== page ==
The Rotodyne, made by the Fairey Aviation Company, was shown off before the Press today at the White Waltham aerodrome, near Maidenhead in Berkshire.
The Rotodyne, made by the Fairey Aviation Company, was shown off before the Press today at the White Waltham aerodrome, near Maidenhead in Berkshire. It is a true vertical take-of airliner. It ascends vertically in the same manner as a helicopter and, having gained height, flies forward as a fixed-wing airliner. By so doing ti overcomes the speed limitations of the helicopter and dispenses with the long runways for fixed-wing planes.
In aviation circles the Fairey Rotodyne is regarded as one of the most interesting and potentially valuable aircraft in the air at the present time. Today was not the first time that the Rotodyne had been flown publicly. Hitherto, however, it had been seen in vertical take-off only. Today it took off vertically and at a appropriate height proceeded horizontally on course.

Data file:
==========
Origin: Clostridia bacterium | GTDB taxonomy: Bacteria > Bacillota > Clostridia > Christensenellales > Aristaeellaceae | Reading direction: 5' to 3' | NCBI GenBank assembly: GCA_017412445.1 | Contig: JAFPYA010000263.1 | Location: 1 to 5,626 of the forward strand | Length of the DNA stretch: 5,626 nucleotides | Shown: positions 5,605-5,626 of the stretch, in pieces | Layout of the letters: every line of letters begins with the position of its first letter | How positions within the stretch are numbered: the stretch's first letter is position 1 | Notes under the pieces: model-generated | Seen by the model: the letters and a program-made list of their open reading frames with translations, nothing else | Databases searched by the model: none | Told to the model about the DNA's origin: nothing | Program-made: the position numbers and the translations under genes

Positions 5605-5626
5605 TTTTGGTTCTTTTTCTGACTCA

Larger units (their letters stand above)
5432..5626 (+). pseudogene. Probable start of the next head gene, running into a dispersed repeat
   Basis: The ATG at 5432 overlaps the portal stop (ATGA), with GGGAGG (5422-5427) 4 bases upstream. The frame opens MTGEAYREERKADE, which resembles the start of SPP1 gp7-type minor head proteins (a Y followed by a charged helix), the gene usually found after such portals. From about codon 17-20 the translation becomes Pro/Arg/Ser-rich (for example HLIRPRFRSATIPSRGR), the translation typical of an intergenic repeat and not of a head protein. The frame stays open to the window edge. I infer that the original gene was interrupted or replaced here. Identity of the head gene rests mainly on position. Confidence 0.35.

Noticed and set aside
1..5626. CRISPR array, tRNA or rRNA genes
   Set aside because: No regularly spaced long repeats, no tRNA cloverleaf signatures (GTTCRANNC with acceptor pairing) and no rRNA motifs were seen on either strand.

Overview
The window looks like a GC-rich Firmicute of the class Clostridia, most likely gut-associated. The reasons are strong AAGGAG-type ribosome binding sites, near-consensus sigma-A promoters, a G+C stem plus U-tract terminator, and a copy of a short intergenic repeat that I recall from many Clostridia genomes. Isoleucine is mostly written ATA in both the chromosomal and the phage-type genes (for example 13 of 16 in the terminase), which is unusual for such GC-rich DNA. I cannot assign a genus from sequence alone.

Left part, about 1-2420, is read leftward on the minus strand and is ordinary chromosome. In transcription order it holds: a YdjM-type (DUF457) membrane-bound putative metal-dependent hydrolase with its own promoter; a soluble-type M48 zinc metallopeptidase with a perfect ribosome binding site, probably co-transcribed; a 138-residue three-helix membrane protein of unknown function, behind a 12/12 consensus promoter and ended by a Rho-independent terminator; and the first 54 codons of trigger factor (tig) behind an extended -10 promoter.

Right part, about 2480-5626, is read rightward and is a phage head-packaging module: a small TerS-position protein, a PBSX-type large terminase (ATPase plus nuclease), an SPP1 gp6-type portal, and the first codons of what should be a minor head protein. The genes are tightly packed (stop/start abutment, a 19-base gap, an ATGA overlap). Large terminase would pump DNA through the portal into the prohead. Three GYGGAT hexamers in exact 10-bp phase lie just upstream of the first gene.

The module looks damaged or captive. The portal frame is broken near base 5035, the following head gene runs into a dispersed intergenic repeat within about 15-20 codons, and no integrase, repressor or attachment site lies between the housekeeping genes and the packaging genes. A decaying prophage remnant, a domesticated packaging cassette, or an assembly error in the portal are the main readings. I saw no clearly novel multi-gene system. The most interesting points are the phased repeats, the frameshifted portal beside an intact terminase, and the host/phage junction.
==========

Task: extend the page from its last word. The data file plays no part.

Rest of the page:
Although there are today several thousand helicopters flying in all parts of the word, very few of these machines are being used for genuine transport purposes. Those which are - chiefly in the U.S.A. and in Belgium - are heavily subsidized and in any case are operated on a relatively small scale and are not regarded as profit-making vehicles. For this there are many reasons: the helicopter, fundamentally is still in its infancy and the small machines which are commercially available cannot carry sufficient payload to bring in a worthwhile return; their range is only sufficient to enable them to operate locally; under all conditions of flight their propulsive efficiency is poor; but, most important of all, inherent aerodynamic limitations imposed by the rotor preclude the possibility of satisfactory helicopter cruising at speeds greater than about 110-115 miles per hour. Admittedly the helicopter's ability to land close to city centres is no small convenience, but it is at a cost which, in the past, has been regarded as much too high to make them attractive for regular transport functions.